"It didn't start out as this many films—probably half that," Sperling says. "We'd send one script to three or four animation companies, hoping one might say yes. And they would all come back and say, 'We'd love to do this,' either because they wanted to do the creative or they felt passionate about the cause. A bunch of them said, 'Hey, I know someone who's dealing with this.'" 

Beautifully calming, but also just flat-out fun, the videos were a hit with the children. But another goal was to appeal to parents, who are also dealing with fear, anxiety and confusion around their child's condition. 

"Even though this was for kids dealing with cancer, and really made for them, we wanted to make these almost Pixar-esque, where it wasn't lowest common denominator humor but could be smart so the parents might get into it," says Sperling. "The video Roof did—I mean, the level of animation is as good, if not better, than a Pixar film. It's incredible." 

Big animation companies like Psyop and The Mill also contributed. Notable directors included Anthony Farquhar-Smith of Not to Scale, who joined the project just after wrapping up work on Wes Anderson's Isle of Dogs. RPA even convinced Smith & Foulkes—makers of several classic animated Honda ads, including "Grrr"—to create a film. 

See those below: 


"Help for Brothers and Sisters"

Animation: Psyop 
Music: Teenage Diplomat
Sound Design: Lime Studios


"Losing Your Hair"

Animation: The Mill
Music: Fidget NYC
Sound Design: Fidget NYC


"Feeling Angry"

Animation: Not to Scale
Sound Design: Lime Studios


"Memory Loss"

Animation: Nexus Studios
Music & Sound Design: Pivot

The Pediatric Brain Tumor Foundation spoke to children's hospitals about showing the films to their patients, and they are now in rotation at several hospitals. (Sperling himself pitched hospital administrators who were speaking in the health track at SXSW this year.) 

The website also has a section where visitors can draw their own imaginary friends and donate them to a patient. There is also an AR app that brings some of the characters from the films to life.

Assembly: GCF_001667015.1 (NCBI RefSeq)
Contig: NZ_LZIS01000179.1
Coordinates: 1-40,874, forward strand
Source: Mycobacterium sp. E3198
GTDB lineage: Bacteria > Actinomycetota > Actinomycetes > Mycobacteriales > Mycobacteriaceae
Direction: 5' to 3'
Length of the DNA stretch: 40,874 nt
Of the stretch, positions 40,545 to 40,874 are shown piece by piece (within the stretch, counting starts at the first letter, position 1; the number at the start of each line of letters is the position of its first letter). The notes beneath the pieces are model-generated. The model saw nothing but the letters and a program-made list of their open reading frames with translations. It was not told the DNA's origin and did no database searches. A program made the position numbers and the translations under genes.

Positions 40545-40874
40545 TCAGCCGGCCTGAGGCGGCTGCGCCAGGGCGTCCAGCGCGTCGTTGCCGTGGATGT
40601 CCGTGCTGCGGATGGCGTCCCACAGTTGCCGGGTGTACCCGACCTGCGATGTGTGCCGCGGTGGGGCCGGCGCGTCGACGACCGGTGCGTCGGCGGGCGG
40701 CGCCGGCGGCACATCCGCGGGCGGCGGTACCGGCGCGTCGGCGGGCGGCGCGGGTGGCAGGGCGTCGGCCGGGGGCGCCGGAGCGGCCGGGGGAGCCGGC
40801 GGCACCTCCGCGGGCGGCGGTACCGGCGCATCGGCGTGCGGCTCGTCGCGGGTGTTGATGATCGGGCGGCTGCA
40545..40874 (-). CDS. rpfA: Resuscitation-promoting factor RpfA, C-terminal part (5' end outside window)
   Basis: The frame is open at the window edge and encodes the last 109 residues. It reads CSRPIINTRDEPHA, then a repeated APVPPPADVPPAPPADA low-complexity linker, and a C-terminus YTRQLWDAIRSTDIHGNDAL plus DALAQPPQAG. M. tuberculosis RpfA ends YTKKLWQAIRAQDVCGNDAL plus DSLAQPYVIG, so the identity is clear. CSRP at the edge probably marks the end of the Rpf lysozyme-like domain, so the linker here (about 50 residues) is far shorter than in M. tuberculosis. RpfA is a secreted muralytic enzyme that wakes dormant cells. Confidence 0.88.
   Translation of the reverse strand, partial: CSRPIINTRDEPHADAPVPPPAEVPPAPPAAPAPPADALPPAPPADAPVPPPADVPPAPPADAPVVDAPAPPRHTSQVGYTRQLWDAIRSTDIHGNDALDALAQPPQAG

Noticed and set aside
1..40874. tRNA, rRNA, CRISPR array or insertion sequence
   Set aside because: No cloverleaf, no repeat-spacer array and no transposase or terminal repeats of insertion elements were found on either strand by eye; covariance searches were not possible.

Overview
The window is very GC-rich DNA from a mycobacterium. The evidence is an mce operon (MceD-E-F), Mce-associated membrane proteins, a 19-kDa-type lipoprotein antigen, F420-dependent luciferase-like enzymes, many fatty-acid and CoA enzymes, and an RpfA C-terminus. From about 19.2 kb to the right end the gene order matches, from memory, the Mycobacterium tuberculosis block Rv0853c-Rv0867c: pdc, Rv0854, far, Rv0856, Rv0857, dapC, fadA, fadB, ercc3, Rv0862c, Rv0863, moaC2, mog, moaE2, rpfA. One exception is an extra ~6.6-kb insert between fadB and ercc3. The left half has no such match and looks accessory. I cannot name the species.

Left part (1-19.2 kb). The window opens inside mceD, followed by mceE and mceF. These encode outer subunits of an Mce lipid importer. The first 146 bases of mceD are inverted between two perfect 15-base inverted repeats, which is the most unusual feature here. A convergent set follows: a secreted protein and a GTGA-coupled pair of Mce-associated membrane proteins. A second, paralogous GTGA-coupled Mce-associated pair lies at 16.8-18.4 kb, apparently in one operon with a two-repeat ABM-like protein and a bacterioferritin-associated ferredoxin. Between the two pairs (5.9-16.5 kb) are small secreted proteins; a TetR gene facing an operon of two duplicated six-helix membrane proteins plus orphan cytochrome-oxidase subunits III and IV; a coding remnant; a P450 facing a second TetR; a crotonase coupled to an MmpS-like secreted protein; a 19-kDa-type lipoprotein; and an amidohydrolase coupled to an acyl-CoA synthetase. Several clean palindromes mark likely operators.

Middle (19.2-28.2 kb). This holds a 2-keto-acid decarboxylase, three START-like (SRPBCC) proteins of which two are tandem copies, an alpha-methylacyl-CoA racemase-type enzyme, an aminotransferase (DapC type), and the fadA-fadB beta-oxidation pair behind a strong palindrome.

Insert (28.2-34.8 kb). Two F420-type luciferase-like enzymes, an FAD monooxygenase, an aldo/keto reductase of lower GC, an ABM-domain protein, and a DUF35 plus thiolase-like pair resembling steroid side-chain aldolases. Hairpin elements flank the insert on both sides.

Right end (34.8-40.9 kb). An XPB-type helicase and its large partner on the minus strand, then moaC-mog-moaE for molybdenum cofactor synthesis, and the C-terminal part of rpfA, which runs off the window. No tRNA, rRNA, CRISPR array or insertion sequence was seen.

"Having an imaginary friend as a kid—it's a magical thing that allows you to deal with certain things," says Campbell. "It was so inspiring to bring those imaginary friends to life like this." 

See the other films below. 


"Feeling Sad"

Animation: Hornet
Music: Ambrose Yu
Sound Design: Ambrose Yu


"Returning to School"

Animation: Strange Beast
Music: Handymartian
Sound Design: Handymartian


"Blood Transfusions"

Animation: Lobo
Music: Anvil FX Music & Sound Design
Sound Design: Anvil FX Music & Sound Design 


"Finding Out You Have Cancer"

Animation: Giant Ant
Music: Antfood
Sound Design: Antfood


"Why Am I Tired All the Time?"

Animation: Airplan 
Music: Squeak E Clean 
Sound Design: Squeak E Clean


"Radiation"

Animation: Trunk
Music: Daniel Pemberton
Sound Design: Fonic


"Who Will Be Taking Care of Me?"

Animation: Flux Animation
Music & Sound Design: Digicake


"How to Handle Shots"

Animation: MPC 
Music: Storefront
Sound Design: Storefront


"Surgery"

Animation: MPC
Music: Mophonics
Sound Design: Lime Studios


"Chemotherapy"

Animation: Starbeast
Music: Mike Newport
Sound Design: Radiate Sound 


"What Is Cancer?"

Animation: Studio Pigeon
Music: Black Iris
Sound Design: Lime Studios


"Long Hospital Stays"

Animation: Titmouse
Music: Travis + Maude
Sound Design: Lime Studios


"Being By Yourself"

Animation: Renegade Animations
Music: We Are Walker
Sound Design: Lime Studios


"Being Scared"

Animation: Laundry 
Music: Butter
Sound Design: Lime Studios


"Staying Friends with Your Friends"

Animation: Wolf & Crow
Music & Sound Design: Singing Serpent 

Title Sequence (for all films): Elastic
Title Sequence Music (for all films): Jeremy Turner

See all the 2018 Clio Health Awards winners here.